“The new regulations address two broad categories of institutional obligations. The first is jurisdictional: When does a university have a responsibility, under Title IX, to take action? The second is substantive: When a university does take action, what must it do?
In terms of when a university must take action, the new regulations use a speech-protective definition of sexual harassment that mirrors the definition established by the Supreme Court in Davis v. Monroe County Board of Education (1999). Under the new rules, hostile environment sexual harassment is defined as “unwelcome conduct that a reasonable person would determine is so severe, pervasive, and objectively offensive that it effectively denies a person equal access to the school’s education program or activity.” This is a critically important provision because the previous administration had employed an overly broad definition—”any unwelcome conduct of a sexual nature”—that led students and faculty to be punished for speech and expression protected by the First Amendment. The regulations also make clear that Title IX prohibits physical sexual misconduct such as sexual assault, dating violence, domestic violence, and stalking.
The new regulations also make clear that universities must respond to any sexual harassment that takes place “in the school’s education program or activity.” This includes not only incidents that occur on school grounds, but also incidents that occur in contexts where the university has “substantial control,” including in buildings owned or controlled by recognized student organizations (such as fraternity houses.)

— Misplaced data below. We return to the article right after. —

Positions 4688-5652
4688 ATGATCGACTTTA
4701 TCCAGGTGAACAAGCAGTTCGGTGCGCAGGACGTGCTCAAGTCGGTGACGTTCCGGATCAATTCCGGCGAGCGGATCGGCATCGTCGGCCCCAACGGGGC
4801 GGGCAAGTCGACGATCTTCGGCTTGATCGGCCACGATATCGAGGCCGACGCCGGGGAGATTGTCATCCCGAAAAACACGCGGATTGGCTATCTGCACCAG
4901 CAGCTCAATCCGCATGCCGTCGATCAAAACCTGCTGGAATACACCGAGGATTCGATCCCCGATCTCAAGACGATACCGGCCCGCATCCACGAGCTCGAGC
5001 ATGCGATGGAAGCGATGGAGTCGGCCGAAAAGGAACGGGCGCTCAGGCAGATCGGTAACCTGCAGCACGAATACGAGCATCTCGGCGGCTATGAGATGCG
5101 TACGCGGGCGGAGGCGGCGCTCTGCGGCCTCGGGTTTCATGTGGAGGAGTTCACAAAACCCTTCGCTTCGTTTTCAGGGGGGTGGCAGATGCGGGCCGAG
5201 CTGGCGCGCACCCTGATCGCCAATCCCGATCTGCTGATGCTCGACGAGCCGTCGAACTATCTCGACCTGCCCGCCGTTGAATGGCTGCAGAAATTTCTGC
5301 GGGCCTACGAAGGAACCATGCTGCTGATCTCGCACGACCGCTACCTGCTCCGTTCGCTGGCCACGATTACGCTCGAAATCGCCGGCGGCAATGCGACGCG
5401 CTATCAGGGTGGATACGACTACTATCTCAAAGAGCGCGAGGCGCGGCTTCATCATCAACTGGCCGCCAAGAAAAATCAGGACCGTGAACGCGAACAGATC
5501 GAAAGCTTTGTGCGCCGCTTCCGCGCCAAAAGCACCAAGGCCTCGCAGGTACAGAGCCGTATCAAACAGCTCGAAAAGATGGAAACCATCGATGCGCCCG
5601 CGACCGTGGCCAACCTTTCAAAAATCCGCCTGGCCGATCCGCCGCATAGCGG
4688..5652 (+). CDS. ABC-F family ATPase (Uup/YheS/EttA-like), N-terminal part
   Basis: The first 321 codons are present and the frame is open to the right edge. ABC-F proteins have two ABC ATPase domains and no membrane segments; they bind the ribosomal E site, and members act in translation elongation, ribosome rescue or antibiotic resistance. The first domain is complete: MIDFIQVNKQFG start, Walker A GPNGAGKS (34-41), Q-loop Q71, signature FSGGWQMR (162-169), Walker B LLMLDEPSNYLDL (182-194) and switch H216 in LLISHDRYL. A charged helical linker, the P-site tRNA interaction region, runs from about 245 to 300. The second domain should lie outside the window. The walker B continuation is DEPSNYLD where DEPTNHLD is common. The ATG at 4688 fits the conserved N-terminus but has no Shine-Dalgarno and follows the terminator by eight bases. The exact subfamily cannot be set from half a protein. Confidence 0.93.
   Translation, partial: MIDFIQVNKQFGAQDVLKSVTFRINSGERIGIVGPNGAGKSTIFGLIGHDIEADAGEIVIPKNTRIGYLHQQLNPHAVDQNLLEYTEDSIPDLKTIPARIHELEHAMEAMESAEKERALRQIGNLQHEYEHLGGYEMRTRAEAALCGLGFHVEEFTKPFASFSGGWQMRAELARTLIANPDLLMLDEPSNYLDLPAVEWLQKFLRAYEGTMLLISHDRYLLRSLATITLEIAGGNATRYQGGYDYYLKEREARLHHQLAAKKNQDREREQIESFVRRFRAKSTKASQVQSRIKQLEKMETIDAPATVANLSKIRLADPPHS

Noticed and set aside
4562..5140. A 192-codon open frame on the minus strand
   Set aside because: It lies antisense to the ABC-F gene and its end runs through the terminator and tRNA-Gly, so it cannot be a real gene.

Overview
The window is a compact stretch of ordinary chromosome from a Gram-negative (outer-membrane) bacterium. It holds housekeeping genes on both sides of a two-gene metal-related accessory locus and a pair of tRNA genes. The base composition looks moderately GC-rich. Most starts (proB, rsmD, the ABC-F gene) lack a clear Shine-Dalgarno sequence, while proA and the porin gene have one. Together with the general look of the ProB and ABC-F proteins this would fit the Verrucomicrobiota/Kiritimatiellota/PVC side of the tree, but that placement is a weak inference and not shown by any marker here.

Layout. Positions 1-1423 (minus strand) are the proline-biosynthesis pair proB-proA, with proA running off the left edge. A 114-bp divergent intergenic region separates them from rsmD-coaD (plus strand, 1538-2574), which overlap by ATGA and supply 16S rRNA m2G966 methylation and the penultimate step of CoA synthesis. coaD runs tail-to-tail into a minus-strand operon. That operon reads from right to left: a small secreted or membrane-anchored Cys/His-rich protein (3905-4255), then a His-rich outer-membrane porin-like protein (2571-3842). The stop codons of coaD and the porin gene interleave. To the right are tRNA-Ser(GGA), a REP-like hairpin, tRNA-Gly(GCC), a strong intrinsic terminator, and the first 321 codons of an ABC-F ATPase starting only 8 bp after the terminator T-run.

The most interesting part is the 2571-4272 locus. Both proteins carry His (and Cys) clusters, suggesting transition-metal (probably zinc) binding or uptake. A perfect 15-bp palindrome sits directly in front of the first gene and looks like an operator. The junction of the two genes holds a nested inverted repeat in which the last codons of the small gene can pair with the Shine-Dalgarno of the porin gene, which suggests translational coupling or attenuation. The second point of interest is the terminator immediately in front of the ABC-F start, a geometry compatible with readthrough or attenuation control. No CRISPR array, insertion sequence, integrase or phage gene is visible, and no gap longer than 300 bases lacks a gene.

The regulations also contain a lot of information about how schools must conduct their Title IX grievance procedures. While Title IX has long required a “prompt and equitable” process, colleges’ handling of these cases in recent years has been anything but equitable. Ever since the 2011 Title IX Dear Colleague letter—which eliminated important procedural protections for the accused and ushered in an era of aggressive federal investigations that led schools to abandon even more due process protections—students have been forced to defend themselves in biased, inquisitorial proceedings, often with little to no information about what they allegedly did wrong.”